20 Run-together sentence Also known asa run-onora carry on sentence
21 To Fix a run-together sentence Connect two independent clauses by a comma and a coordinating conjunctionConnect two independent clauses by a semicolonWrite the two independent clauses as separate sentencesSubordinate one of the independent clauses.
22 ExampleTwilight had fallen it was dark under the old oak tree near the house
23 ExampleTwilight had fallen it was dark under the old oak tree near the houseUsing Rule #1Connect two independent clauses by a comma and a coordinating conjunctionTwilight had fallen, and it was dark under the old oak tree near the house.
24 ExampleTwilight had fallen it was dark under the old oak tree near the houseUsing Rule #22. Connect two independent clauses by a semicolonTwilight had fallen; it was dark under the old oak tree near the house.
25 ExampleTwilight had fallen it was dark under the old oak tree near the houseUsing Rule #33. Write the two independent clauses as separate sentencesTwilight had fallen. It was dark under the old oak tree near the house.
26 ExampleTwilight had fallen it was dark under the old oak tree near the houseUsing Rule #44. Subordinate one of the independent clauses.When twilight had fallen, it was dark under the old oak tree near the house.
27 Now on to dependent clauses A group of words containing a subject and a verb and that do not express a complete thoughtThere are three typesNoun ClauseAdjective ClauseAdverbial Clause
28 Dependent Clauses – subordinating words Look for subordinating words that indicate a dependent clause, such as:WhatThatWhoWhichWhenSinceBeforeAfterIf
29 Noun ClausesAccording to Correct Writing, a dependent clause used as a noun, that is, as a subject, complement, object of a preposition, or appositive.ExamplesWhat you intend to do is interestingWhat you intend to doThe fact that he had not told the truth soon became apparentThat he had not told the truth
30 Noun Clauses - Clues 1. key words ThatWhatWhyWhetherWhoWhichHow2. If you remove the clause, what is left is generally not a complete sentence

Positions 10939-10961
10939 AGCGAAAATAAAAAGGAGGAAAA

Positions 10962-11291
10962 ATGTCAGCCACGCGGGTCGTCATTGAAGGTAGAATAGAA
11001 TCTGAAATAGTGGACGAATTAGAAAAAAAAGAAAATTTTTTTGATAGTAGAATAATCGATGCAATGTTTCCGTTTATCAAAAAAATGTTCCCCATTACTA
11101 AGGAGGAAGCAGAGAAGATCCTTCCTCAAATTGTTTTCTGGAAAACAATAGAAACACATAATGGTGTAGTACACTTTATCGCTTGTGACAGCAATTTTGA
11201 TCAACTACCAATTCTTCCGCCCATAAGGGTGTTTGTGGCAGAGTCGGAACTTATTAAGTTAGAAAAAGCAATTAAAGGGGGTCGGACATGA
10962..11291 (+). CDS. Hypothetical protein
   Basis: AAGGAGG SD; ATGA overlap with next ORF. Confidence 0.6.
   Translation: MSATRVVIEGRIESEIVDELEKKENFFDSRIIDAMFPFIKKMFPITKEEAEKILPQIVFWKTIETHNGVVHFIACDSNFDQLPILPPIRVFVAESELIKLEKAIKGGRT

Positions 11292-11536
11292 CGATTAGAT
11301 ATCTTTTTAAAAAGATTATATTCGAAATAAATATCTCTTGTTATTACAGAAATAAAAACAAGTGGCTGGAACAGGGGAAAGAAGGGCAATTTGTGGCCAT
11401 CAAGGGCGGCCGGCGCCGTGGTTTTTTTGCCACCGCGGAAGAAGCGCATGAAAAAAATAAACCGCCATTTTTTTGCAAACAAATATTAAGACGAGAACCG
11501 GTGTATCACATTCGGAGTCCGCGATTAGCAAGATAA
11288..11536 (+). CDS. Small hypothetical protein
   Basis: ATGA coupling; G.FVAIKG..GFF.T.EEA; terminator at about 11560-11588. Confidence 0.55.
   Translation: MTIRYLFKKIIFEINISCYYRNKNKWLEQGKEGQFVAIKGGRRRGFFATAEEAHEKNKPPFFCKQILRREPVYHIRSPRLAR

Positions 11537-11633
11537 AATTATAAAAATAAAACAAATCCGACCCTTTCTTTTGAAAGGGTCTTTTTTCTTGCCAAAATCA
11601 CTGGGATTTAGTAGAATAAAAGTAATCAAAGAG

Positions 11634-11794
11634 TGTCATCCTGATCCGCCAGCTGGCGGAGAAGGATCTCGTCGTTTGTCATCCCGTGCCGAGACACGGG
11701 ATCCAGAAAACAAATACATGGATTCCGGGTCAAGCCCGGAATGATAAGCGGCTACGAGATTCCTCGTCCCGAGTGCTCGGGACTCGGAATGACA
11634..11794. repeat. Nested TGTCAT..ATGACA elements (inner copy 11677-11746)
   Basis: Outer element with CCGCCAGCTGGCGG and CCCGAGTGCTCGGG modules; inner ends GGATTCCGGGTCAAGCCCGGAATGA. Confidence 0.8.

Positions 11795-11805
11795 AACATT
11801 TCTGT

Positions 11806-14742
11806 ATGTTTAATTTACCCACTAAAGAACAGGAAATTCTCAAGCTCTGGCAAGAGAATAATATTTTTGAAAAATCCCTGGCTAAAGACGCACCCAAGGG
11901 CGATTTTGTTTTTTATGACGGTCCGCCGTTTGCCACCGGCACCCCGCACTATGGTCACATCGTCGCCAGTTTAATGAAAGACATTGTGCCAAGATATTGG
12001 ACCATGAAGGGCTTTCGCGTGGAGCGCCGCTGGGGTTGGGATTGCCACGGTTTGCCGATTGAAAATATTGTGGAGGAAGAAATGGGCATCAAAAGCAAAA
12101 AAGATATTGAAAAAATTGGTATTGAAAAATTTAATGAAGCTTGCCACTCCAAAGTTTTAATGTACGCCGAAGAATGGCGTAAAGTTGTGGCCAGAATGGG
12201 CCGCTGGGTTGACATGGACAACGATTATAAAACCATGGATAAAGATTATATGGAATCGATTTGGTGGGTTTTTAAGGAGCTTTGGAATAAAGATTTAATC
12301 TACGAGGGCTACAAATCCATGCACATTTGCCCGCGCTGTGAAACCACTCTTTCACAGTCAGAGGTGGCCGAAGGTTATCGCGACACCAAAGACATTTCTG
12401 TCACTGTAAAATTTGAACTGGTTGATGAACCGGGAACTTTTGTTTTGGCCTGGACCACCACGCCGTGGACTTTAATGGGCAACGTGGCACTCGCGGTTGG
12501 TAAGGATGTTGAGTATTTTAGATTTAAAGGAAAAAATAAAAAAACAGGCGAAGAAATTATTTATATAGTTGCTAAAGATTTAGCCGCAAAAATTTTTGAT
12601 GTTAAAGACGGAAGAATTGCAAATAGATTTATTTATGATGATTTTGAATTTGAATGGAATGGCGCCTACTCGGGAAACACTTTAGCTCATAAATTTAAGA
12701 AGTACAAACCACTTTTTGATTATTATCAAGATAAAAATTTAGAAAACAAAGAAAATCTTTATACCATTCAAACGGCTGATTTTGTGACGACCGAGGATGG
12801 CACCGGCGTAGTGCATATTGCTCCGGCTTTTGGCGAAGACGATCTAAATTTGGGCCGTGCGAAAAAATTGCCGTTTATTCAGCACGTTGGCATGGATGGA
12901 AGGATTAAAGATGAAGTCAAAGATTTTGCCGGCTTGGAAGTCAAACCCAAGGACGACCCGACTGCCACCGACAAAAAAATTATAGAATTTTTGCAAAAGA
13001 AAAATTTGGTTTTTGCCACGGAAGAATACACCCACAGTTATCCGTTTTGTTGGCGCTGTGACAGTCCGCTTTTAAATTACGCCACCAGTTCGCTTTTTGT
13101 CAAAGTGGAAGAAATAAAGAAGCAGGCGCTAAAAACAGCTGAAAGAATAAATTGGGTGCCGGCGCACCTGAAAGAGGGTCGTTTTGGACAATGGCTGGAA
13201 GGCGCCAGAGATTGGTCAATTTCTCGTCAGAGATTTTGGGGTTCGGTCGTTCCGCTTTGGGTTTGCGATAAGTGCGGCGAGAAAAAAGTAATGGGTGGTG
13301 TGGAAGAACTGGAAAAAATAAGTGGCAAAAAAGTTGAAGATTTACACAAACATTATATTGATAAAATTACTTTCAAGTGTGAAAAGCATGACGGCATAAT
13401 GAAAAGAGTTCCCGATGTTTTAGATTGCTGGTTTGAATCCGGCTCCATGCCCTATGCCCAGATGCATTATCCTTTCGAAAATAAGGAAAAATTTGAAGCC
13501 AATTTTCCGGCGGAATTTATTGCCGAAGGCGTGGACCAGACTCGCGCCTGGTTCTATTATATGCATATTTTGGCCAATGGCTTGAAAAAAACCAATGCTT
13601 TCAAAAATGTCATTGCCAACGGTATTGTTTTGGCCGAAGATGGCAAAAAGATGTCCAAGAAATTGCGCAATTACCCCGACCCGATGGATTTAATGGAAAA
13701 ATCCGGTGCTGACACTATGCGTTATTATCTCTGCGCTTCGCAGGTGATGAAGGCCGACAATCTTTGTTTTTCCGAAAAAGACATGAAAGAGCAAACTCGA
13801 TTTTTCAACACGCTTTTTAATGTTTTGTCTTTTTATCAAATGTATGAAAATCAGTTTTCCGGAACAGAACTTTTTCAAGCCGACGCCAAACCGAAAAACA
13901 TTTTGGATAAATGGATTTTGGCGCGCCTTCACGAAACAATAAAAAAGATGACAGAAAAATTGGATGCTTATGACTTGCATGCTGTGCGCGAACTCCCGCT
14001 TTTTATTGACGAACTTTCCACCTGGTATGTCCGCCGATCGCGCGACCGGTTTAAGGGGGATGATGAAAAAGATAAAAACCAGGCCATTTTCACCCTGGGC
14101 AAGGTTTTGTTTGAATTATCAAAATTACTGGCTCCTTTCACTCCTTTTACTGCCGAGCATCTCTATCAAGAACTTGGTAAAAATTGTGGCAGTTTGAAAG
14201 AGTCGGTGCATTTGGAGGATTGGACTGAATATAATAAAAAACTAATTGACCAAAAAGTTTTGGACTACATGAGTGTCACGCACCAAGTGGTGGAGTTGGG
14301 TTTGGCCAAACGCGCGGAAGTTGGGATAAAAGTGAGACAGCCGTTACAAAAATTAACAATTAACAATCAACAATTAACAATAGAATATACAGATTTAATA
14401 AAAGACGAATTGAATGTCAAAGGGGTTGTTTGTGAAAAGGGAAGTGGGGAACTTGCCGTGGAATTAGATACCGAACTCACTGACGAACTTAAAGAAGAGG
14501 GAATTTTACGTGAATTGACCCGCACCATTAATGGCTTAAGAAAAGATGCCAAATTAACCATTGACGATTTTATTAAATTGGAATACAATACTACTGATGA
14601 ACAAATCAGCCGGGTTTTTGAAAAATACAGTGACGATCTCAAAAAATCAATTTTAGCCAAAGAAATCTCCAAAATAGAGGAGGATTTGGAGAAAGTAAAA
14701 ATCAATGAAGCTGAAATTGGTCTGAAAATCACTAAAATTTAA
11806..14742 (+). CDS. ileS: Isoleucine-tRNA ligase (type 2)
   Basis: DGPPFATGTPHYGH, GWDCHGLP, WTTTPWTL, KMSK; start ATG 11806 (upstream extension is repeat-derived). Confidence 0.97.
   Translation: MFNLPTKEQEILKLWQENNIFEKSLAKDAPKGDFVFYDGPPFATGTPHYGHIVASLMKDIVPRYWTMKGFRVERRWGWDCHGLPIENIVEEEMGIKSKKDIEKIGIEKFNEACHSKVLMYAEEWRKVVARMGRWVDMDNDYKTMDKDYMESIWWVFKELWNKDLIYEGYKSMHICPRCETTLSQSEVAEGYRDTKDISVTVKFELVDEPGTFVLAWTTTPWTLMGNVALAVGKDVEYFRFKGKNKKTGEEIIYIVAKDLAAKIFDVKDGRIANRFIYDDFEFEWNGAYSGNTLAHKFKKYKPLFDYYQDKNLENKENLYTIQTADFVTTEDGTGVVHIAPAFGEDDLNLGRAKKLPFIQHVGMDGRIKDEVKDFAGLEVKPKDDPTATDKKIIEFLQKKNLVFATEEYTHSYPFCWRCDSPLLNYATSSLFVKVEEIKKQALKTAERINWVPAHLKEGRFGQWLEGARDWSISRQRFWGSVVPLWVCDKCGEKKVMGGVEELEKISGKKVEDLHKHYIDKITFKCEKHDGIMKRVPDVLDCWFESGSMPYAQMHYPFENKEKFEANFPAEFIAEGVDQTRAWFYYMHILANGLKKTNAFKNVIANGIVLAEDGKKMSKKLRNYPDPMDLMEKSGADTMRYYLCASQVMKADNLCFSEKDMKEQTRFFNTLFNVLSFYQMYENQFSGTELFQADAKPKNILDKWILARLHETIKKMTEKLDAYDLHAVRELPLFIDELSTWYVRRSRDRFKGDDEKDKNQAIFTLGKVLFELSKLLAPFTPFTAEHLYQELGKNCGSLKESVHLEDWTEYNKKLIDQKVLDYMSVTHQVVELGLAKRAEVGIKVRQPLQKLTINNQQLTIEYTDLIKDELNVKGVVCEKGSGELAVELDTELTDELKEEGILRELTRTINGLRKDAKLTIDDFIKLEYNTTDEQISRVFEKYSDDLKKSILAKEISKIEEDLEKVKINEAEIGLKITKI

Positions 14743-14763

31 Adjective ClausesAccording to Correct Writing, a dependent clause that modifies a noun or pronounExamplesShe is a woman who is respected by everyoneWho is respected by everyoneI know the reason why I failed the courseWhy I failed the courseMy father, who was a country boy, has lived in the city for years.Who was a country boy
32 Adjective Clauses - Clues 1. key wordsWho (whom, whose)WhichThatWhereWhenWhy2. Nonessential clauses are set off by commas.
33 Adverbial ClausesAccording to Correct Writing, a dependent clause that functions like an adverb, that is it modifies a verb, an adjective, an adverb, or the whole idea expressed in the independent clause.Used to show time, place, cause, purpose, result, condition, concession, manner, or comparison.
34 Adverbial Clauses - Time 1. Adverb clauses tell time. Key words to look for areWhenBeforeSinceAsWhileUntilAfterWhenever
35 Adverbial Clauses - Place 2. Adverb clauses tell place or location. Key words to look for areWhereWhereverWhencewhither
36 Adverbial Clauses – Cause & Purpose 3. Adverb clauses tell cause. Key words to look for areBecauseSinceas4. Adverb clauses tell purpose. Key words to look for areIn order thatSo thatthat
37 Adverbial Clauses – Result & Condition 5. Adverb clauses tell result. Key words to look for areSo ThatSuch That6. Adverb clauses tell condition. Key words to look for areIfUnless
38 Adverbial Clauses – Concession & Manner 7. Adverb clauses tell concession. Key words to look for areThoughalthough8. Adverb clauses tell manner. Key words to look for areAsAs ifAs though
39 Adverbial Clauses - Comparison 9. Adverb clauses tell comparison. Key words to look for areAsthan
40 Punctuation NoteIntroductory adverbial clauses are always set off by commasExampleAlthough he had tests to take and a term paper to write, he went home for the weekendWhile I was eating lunch, I had a phone call from my brother.